Day 68 of 100, northern Jutland, Denmark
one end is moo, the other milk.
– Ogden Nash
Today’s post is a little different from my usual aimlessly-gazing-at-navel variety, because today we did something. Went out into the world, purposely came into contact with the community, interacted with people, watched cows dance.
Today is Økodag, the day where organic dairy cows across the country are let out to pasture for the first time after a long winter of being cooped up in their barns.
This is a big event in Denmark, and participating farms make their own little “festival” of it, opening their premises to the public (usually families with small children, city folk, and odd balls like us). We headed to an airy, modern farm owned by a friend of Flemming’s Dad. They have just under 300 Jersey cows, and as part of Økodag, we and about 300 other people got to tour the facilities, learn about dairy production, animal husbandry, pet the farm dog, and hang out with a lot of cows.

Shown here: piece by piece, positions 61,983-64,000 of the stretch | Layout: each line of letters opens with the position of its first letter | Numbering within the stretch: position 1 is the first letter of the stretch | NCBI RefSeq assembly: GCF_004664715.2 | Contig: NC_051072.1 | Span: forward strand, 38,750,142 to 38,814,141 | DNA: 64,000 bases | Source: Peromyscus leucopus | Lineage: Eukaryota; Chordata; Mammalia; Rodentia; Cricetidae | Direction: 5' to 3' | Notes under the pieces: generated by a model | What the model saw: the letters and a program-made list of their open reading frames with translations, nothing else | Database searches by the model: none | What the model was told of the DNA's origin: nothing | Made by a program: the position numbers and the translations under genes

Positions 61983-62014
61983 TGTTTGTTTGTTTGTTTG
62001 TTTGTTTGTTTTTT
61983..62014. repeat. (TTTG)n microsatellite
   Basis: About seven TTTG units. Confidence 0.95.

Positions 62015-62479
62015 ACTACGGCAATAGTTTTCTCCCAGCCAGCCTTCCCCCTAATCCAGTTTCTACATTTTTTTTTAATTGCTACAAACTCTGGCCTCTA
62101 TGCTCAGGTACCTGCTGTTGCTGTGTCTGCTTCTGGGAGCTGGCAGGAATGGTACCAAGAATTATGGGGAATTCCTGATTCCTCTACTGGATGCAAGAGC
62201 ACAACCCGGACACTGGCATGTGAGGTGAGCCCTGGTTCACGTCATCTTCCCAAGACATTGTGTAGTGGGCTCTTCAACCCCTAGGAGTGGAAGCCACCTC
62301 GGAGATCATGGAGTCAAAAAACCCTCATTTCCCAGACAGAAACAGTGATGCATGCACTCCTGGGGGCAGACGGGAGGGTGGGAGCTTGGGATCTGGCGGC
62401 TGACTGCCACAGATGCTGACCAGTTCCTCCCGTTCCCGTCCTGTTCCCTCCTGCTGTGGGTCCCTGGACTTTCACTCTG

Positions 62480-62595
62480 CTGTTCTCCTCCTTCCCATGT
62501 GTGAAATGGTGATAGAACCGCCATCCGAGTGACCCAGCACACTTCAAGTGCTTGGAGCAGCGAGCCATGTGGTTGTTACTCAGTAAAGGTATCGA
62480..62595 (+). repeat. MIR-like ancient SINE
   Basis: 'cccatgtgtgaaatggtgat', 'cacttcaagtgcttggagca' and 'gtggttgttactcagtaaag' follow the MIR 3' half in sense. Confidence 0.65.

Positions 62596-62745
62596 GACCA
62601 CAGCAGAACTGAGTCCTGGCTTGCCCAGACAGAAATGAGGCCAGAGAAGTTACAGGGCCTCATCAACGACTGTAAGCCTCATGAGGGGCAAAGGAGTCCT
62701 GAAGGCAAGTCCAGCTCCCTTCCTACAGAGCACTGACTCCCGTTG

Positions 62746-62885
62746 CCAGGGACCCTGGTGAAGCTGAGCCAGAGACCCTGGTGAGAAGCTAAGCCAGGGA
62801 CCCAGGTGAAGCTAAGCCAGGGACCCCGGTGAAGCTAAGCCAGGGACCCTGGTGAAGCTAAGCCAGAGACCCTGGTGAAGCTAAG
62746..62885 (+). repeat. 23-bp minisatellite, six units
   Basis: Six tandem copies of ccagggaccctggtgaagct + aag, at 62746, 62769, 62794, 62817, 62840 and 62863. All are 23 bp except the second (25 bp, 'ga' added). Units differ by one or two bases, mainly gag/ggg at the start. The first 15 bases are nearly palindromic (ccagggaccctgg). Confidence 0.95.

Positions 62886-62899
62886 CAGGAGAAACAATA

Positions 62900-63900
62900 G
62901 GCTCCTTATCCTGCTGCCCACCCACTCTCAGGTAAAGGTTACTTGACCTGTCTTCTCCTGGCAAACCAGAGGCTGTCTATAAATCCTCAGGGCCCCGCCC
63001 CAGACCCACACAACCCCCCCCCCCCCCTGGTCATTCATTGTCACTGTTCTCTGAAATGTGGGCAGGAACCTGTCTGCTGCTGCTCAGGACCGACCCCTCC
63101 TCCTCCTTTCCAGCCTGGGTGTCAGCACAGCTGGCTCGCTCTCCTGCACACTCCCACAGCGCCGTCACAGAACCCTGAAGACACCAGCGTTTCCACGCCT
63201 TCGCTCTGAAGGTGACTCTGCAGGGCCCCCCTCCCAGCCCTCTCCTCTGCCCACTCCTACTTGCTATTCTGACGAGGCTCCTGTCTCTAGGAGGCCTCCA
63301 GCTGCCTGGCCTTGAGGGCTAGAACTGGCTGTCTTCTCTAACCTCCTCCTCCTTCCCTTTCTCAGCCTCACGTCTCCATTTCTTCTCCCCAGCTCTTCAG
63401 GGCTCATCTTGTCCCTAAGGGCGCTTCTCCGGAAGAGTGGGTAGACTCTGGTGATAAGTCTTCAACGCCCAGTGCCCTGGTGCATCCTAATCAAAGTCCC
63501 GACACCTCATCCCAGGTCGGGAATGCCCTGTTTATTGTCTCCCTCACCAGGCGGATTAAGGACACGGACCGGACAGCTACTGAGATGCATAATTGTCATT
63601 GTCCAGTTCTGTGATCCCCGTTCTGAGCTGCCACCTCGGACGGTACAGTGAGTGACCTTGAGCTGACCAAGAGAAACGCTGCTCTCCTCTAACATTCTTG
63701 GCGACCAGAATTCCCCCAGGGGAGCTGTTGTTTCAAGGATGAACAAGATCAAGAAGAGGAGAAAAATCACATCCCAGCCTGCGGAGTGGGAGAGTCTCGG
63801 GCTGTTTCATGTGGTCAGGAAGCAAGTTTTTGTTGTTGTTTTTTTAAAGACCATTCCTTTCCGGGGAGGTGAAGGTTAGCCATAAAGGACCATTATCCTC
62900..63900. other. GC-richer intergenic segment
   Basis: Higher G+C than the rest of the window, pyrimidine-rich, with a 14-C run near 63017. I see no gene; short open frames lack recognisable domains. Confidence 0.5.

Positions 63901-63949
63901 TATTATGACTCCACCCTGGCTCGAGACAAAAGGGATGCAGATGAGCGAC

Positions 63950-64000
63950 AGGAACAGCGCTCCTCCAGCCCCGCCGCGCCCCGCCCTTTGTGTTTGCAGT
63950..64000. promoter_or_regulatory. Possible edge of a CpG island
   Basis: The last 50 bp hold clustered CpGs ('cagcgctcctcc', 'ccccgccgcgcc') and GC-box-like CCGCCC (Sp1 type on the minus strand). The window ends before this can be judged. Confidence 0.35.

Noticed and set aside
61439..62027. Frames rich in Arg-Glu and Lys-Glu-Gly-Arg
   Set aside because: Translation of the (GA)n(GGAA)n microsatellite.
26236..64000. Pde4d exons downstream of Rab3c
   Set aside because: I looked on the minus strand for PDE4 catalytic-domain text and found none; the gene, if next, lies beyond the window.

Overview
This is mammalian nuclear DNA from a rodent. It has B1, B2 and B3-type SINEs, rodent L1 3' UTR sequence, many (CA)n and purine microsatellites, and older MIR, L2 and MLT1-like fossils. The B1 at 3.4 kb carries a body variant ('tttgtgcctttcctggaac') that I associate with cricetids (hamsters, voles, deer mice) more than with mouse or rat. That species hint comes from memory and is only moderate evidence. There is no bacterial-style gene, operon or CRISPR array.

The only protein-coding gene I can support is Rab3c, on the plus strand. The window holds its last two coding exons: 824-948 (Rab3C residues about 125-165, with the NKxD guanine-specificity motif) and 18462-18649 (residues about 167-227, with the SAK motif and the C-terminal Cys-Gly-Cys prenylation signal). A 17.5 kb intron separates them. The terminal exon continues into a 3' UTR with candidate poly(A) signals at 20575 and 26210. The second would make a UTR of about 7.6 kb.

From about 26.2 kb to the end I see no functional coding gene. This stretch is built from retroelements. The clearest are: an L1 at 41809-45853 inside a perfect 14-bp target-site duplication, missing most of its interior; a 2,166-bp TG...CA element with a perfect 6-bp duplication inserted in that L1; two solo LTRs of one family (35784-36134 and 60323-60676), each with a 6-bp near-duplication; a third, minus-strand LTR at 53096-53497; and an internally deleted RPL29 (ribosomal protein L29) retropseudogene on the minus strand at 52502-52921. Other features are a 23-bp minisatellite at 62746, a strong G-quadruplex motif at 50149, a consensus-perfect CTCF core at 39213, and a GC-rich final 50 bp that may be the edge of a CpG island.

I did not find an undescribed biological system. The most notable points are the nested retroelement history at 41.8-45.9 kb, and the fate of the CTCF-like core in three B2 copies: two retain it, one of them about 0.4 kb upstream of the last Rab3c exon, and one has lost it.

We also got to look in the secondary barn where everything to do with calving happens – the birthing pens, calf pens, and the enclosure for pregnant cows. Flemming comes from a dairy farming family (though they left farming a long time ago), so I was well supplied with information from my 2 guides.
At noon, having gathered everyone at the field adjoining the big barn where the cows spend most of their days, the farm workers rolled the big doors open and out rushed some totally thrilled cows. Far from their usual placid, cud-chewing selves, these ones galloped out of their holding pens, bucking and skipping for joy:
What a feeling!